Every yoga pose, known in Sanskrit as an “asana,” has its own way of bringing the body and mind into greater harmony. World-renowned yoga teacher B.K.S. Iyengar poetically compares the body to a bow and each asana to the various arrows with which individuals target the ultimate aim of yoga practice — the soul.
This guide offers an in-depth look at corpse pose (savasana).
About the Pose
Yoga can’t get much more relaxing than this. “Sava” in “savasana” means “corpse” in Sanskrit. The aim of this pose isn’t to ruminate over mortality, but to experience total relaxation and stillness. While it’s technically a pose for beginners, even advanced students can have difficulty fully relaxing into this position. Nonetheless, everyone needs a quiet, peaceful moment or two during a stressful day. Savasana lets your body reconnect with your soul, which makes this a good way to start a meditation session. This pose allows you to rest like the dead, yet shows you how alive and vital you truly are as you take each calming breath.
- Helps relieve anxiety, migraines, fatigue, and insomnia
- Relaxes the body
- Calms the mind
- B.K.S. Iyengar advises pregnant women and people with anxiety or a respiratory ailment to use a bolster for their head when practicing savasana.
- Individuals with a bad backache should lie with their back on the floor while resting their calves on a chair.
- Full Body Stretch Pose (Supta Utthita Tadasana): People usually practice this beginner pose, which stretches both ends of the body, at the end of a yoga session to open up their body.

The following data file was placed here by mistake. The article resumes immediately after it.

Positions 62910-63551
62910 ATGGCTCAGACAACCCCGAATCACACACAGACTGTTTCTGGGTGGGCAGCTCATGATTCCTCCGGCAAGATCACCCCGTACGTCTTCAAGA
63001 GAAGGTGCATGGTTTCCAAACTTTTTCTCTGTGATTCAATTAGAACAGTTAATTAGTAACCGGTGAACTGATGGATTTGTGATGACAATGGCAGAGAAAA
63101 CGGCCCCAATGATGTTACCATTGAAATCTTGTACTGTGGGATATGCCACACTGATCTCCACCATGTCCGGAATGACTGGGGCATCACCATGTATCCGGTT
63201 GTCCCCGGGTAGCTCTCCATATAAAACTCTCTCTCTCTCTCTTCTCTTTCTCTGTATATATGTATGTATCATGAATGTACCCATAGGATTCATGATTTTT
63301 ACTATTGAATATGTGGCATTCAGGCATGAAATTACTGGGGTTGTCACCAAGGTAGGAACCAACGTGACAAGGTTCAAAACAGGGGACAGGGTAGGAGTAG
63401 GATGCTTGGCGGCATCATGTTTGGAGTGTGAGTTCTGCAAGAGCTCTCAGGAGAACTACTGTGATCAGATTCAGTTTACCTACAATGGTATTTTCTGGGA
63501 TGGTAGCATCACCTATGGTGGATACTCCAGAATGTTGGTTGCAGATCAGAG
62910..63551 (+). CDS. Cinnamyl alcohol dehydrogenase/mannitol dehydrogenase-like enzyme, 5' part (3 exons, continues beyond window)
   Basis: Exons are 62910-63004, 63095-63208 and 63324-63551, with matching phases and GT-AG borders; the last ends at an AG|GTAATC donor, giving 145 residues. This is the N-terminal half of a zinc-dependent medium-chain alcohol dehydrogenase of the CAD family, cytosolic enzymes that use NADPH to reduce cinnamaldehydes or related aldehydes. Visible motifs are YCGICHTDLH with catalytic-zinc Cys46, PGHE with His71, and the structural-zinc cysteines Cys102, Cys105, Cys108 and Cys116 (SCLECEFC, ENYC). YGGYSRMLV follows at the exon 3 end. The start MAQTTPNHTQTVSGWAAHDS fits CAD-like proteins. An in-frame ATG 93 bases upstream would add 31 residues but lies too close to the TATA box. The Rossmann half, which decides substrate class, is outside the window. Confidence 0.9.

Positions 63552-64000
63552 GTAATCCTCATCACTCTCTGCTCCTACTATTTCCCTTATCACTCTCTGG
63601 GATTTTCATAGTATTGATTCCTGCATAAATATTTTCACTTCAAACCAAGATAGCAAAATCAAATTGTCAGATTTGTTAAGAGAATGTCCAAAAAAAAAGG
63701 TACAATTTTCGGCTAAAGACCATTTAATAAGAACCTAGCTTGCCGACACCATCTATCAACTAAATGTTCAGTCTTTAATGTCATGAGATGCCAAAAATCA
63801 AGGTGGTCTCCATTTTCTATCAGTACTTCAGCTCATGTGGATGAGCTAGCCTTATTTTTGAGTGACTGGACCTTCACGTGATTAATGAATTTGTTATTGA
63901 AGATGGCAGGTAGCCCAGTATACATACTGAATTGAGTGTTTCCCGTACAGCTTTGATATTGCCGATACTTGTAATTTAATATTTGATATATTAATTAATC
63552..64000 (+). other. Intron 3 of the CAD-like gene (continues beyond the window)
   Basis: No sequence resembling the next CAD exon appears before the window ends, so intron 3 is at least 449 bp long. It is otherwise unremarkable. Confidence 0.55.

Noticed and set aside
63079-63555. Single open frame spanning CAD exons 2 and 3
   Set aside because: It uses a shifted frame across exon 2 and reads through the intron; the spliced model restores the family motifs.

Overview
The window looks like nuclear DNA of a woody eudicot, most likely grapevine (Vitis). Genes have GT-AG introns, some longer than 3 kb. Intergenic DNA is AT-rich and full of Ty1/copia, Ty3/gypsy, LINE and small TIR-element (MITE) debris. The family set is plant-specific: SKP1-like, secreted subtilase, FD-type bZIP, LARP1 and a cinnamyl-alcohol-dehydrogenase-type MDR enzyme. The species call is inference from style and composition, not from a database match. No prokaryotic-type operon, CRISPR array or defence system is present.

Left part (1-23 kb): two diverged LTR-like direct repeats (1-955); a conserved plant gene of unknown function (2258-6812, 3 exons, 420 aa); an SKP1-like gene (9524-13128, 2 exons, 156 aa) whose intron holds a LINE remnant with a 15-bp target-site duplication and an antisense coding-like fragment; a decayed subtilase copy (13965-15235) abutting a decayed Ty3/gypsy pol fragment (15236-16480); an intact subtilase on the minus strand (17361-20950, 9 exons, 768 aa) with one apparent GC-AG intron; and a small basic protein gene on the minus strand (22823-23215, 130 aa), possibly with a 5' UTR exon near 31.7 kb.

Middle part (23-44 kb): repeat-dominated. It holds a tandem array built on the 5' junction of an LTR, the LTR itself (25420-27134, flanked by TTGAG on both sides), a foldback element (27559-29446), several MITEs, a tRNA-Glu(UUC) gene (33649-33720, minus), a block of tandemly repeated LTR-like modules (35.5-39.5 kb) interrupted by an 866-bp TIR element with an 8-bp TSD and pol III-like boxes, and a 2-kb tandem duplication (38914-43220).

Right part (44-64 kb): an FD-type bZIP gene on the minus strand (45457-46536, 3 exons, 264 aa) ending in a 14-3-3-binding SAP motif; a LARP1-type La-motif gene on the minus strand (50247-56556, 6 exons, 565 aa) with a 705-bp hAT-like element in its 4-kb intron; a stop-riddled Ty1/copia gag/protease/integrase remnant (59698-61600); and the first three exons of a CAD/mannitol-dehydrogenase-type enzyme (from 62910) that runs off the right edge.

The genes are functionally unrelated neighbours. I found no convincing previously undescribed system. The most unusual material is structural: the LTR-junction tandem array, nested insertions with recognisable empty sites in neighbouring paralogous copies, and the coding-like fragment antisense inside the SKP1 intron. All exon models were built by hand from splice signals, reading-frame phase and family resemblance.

- Legs up the Wall Pose (Viparita Karani): This beginner pose facilitates relaxation, decreases tension in the lower back, increases circulation throughout the body, and stretches the legs.
Trying It Out
This pose requires only a comfortable, flat surface. Keep your breathing full and steady throughout your practice, and follow these step-by-step instructions to try this pose out for yourself:
Start by sitting in staff pose with your legs stretched out in front of you. Distribute your weight evenly between each buttock then press the backs of your knees into the floor and sit up as tall as you can.
Bend your knees and draw your heels closer to your buttocks. Hold your knees and press the bones in your buttocks to the floor.
While keeping your knees, feet, and buttocks where they are, start to lower your torso toward the floor. You can do this by placing your forearms behind you, palms down.
Slowly lower your torso, imagining each vertebrae touching the floor. Rest your head on the floor and place your palms at your sides, facing up. Now, lower your legs to the floor while keeping your torso still.
Relax your legs and move your arms farther away from your torso. Let your hands and fingers loosen and rest. Close your eyes and focus on your breathing for at least five minutes.
Refining the Pose
Achieving maximum benefit from your yoga practice requires you to pay close attention to your physical alignment. To ensure you maintain proper alignment, ask yourself these questions:
- Are the tops of your thighs relaxed?
- Are your hands relaxed?
- Are your legs tilted out to each side equally?
- Corpse Pose Variation Knees Bent (Savasana Variation Knees Bent): Starting in staff pose (dandasana), lower yourself to your right side with your knees bent. Slowly roll onto your back with your knees still bent. Now, place your feet on the floor about a foot away from your hips and align them with your sitz bones. Breathe as gravity pushes gently on all of your body.
- Corpse Pose Variation Arms Up (Savasana Variation Arms Up): This variation involves stretching your arms above your head while you keep your feet relaxed and tilted away from each side of your body.